Surprisingly we found a DNA-bound inhibitor of telomerase activity in the embryonic mice brain, but not in postnatal and adult brain.
The main limitation of the current study is that we did not identify the DNA-bound telomerase inhibitor. Moreover, while we did determine that the inhibitor is specifically present in the embryonic stage, we did not determine if it is specific to the brain.
The current study shows the existence of a DNA-bound telomerase inhibitor in embryonic brain. In our opinion, the most important challenge is to know what its physiological role is. Answering this question requires several steps: identification of the inhibitor by comparing the proteins that interact with telomerase in the embryonic and adult brain. Then knockout experiments should be performed to test its effect on telomere length, intracellular telomerase localization, and possibly brain development.
CD-1 male mice were used for the investigation of telomerase in the mouse brain. All animal procedures were approved by the animal experimentation ethics committee of our institute.
Preparation of nuclear and cytoplasmic proteins extracts
Brains were quickly removed from the skull, washed, and placed in a Ringer solution at 4°C. These were homogenized using a manual homogenizer (pestle B). The homogenates were centrifuged at 500 g at 4°C for 7 min and the pellets were subjected to nuclear and cytoplasmic extractions.
The cytoplasmic extract was prepared as previously described. Briefly, cells were resuspended in buffer A (10 mM Tris-HCl pH 7.4, 10 mM NaCl, 1 mM EDTA) containing a mixture of protease inhibitors [final concentrations: 2 μg/ml aprotinin, 2 μg/ml antipain, 2 μg/ml leupeptin, 1 μg/ml pepstatin A, 2 μg/ml PMSF (phenylmethylsulfonyl fluoride)], and kept on ice for 15 min. Lysis was performed by passing the solution 10–15 times through a syringe with a 21G needle. The cytosolic fraction was obtained by centrifugation at 9,300 g at 4ºC for 7 min and the supernatant was collected.
The pellet from the cytoplasmic preparation was resuspended in CHAPS buffer, containing 10 mM Tris-HCl, 5 mM 2-β-Mercaptoethanol pH 7, 1 mM MgCl2, 1 mM EDTA, 0.1 mM PMSF, 0.5% CHAPS (3[(3Cholamidopropyl)dimethylammonio]-propanesulfonic acid), and 10% glycerol, followed by incubation at 4ºC for 30 min. The nuclear extract was centrifuged for 30 min at 9,300 g at 4ºC, and the supernatant was collected.
DNA-bound protein extract
The pellet of the nuclear extract was washed with CHAPS twice, each time incubating for 20 min in ice and centrifuged for 20 min at 9,300 g in 4ºC. Then CHAPS with 1 M NaCl was added and the sample was incubated on ice for 30 min and centrifuged for 20 min at 9,300 g in 4ºC. The supernatant contained the DNA-bound proteins. Total protein concentration was determined using the BIO-Rad protein assay kit (Bio-Rad Laboratories).
Separation of proteins by gel electrophoresis and detection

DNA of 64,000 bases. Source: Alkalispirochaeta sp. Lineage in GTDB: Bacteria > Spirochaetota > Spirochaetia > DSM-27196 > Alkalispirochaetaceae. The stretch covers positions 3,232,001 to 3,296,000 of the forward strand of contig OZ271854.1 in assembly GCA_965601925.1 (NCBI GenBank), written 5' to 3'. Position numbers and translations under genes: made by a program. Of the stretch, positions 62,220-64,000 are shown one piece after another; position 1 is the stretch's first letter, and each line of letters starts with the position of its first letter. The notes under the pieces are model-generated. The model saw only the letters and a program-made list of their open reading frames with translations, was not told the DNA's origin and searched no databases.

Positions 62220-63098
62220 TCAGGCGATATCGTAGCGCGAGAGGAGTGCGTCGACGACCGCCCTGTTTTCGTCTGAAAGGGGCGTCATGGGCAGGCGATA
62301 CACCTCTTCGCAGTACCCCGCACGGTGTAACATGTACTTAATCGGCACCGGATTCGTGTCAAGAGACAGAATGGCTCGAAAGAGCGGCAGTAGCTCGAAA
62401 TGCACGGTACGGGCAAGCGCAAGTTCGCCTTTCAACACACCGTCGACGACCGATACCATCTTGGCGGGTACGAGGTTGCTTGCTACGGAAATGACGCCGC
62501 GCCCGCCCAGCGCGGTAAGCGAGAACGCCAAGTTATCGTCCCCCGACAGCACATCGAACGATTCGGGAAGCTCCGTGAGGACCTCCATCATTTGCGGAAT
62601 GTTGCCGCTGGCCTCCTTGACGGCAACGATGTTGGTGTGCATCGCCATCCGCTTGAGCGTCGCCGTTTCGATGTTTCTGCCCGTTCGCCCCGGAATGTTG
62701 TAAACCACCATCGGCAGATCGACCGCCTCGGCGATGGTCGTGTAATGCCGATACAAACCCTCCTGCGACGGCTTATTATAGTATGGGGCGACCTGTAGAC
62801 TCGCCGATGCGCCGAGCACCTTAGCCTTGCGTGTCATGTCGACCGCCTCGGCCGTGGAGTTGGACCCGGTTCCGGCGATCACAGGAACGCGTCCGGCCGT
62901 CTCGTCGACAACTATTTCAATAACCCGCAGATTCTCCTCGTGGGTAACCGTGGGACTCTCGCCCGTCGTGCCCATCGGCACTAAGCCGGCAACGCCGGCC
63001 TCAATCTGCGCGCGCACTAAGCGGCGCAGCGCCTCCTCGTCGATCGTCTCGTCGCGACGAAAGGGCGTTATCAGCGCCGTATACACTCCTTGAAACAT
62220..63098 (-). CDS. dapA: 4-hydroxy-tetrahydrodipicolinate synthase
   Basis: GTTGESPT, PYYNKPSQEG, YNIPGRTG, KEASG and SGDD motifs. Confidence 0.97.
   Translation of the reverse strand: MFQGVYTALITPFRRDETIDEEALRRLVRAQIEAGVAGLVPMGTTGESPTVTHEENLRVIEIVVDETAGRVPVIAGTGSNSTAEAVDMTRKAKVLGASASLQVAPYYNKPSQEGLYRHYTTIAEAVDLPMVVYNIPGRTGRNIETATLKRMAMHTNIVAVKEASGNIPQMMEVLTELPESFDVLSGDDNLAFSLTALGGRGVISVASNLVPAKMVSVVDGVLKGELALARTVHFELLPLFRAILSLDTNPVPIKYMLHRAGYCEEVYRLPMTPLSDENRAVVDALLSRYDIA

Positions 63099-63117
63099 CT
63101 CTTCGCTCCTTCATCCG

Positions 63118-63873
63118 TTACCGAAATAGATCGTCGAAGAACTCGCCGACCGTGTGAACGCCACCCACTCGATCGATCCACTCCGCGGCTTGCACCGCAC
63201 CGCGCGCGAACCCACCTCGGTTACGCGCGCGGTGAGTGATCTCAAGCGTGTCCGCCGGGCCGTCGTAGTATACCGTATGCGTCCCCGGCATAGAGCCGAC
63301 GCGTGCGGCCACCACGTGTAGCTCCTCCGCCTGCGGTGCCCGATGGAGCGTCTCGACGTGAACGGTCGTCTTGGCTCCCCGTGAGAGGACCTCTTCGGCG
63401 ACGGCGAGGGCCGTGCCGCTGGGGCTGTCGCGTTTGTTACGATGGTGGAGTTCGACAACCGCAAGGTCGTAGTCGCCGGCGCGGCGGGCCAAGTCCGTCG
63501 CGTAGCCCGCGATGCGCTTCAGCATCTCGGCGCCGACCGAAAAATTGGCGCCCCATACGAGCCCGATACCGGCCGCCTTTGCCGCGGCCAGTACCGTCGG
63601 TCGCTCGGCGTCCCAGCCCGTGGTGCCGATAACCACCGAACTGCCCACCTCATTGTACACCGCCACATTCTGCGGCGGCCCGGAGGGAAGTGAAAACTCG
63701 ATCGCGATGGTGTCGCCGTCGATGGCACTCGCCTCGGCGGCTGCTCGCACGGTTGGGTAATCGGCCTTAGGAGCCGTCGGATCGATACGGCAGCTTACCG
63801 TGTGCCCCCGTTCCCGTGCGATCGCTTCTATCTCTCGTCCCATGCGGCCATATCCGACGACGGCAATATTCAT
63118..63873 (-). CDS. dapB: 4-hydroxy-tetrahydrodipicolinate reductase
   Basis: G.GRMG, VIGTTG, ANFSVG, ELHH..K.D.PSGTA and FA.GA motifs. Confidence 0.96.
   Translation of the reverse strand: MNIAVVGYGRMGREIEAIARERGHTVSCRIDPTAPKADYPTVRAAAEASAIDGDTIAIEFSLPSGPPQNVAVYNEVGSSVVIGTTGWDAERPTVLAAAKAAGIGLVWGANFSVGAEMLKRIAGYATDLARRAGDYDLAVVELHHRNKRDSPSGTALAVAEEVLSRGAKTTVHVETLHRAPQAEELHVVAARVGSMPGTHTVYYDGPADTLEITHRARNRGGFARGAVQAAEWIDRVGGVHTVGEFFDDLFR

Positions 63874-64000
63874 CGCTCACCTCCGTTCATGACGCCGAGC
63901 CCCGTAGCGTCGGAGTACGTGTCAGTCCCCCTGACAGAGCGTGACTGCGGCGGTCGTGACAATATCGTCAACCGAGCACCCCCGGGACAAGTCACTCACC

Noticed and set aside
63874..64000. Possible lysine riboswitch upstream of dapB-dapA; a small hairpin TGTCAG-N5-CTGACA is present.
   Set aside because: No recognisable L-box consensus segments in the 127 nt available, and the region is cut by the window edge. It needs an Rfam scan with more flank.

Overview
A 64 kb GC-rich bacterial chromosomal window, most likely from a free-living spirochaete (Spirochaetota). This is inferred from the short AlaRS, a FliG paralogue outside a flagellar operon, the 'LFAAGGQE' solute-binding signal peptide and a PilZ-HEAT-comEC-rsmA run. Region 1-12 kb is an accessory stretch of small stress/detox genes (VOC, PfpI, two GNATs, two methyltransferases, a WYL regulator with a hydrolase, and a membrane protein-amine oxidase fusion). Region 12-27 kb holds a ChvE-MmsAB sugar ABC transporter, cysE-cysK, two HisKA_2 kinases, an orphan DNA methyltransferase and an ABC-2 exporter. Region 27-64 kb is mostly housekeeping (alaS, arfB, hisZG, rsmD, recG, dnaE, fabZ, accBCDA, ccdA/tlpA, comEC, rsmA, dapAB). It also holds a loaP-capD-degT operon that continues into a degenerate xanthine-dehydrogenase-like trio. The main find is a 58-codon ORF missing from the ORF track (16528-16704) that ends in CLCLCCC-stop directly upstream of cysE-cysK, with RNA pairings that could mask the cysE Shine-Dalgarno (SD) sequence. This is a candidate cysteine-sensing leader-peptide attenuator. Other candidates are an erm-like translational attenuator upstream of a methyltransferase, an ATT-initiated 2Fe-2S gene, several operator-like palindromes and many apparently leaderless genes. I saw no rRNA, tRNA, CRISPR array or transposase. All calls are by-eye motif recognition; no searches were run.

Protein extracts (as indicated by various experiments) derived from nuclear and cytoplasmic fractions were analyzed by polyacrylamide gel electrophoresis and western blotting as previously described, using either anti-hTERT mice IgG hTERT monoclonal antibody (1:1000 1531-1; Epitomics, CA), anti-β-actin (1:7000 Irvine, CA), anti-top1 (1:500 goat IgG sc-26167), anti-lamin B (1:1000 mouse IgG sc-365214) and anti-β-tubulin (1:1000 mouse IgG sc-58886) (Santa Cruz Biotechnology, CA), or anti-VDAC (1:2000 rabit IgG ab34726). The immunocomplexes were detected by enhanced chemiluminescence (Santa Cruz Biotechnology).
Telomerase activity was assessed as described. Briefly, protein extract (at the indicated quantity) was incubated with the reaction mixture (see buffer section) that contains the reaction substrate: TS primer (5′-AATCCGTCGAGCAGAGTT-3') for 45 min at 30°C followed by PCR assay with [α-P32] dCTP using CX primer (5'-CCCTTACCCTTACCCTTACCCTTA-3') or ACX (5' GCG CGG CTT ACC CTT ACC CTT ACC CTA ACC 3'). Internal standard primers used as a control: IS primer (5'-AATCCGTCGAGCAGAGTTAAAAGGCCGAGAAGCGAT-3') and ISR primer (5'-ATCGCTTCTCGGCCTTTT-3'). For detection of telomerase products in the brain extracts, 32 PCR cycles were used, and the internal standard primers were diluted to a concentration of 5×10-15 M. The PCR products were separated on 12.5% polyacrylamide gel, and the radioactive products were detected with phosphoimager (Bio-Rad Laboratories) or by autoradiography using x-ray films.
Results are presented as the mean ± standard error of the mean of at least three independent experiments. The statistical significance of the results was obtained using the Student’s t-test or one-way ANOVA, using OriginPro7 software. Statistical significance was set at a confidence level of 0.05.
All experiments were done in accordance with the standard guidelines, and animal experiments were approved by the animal experimentation ethics committee.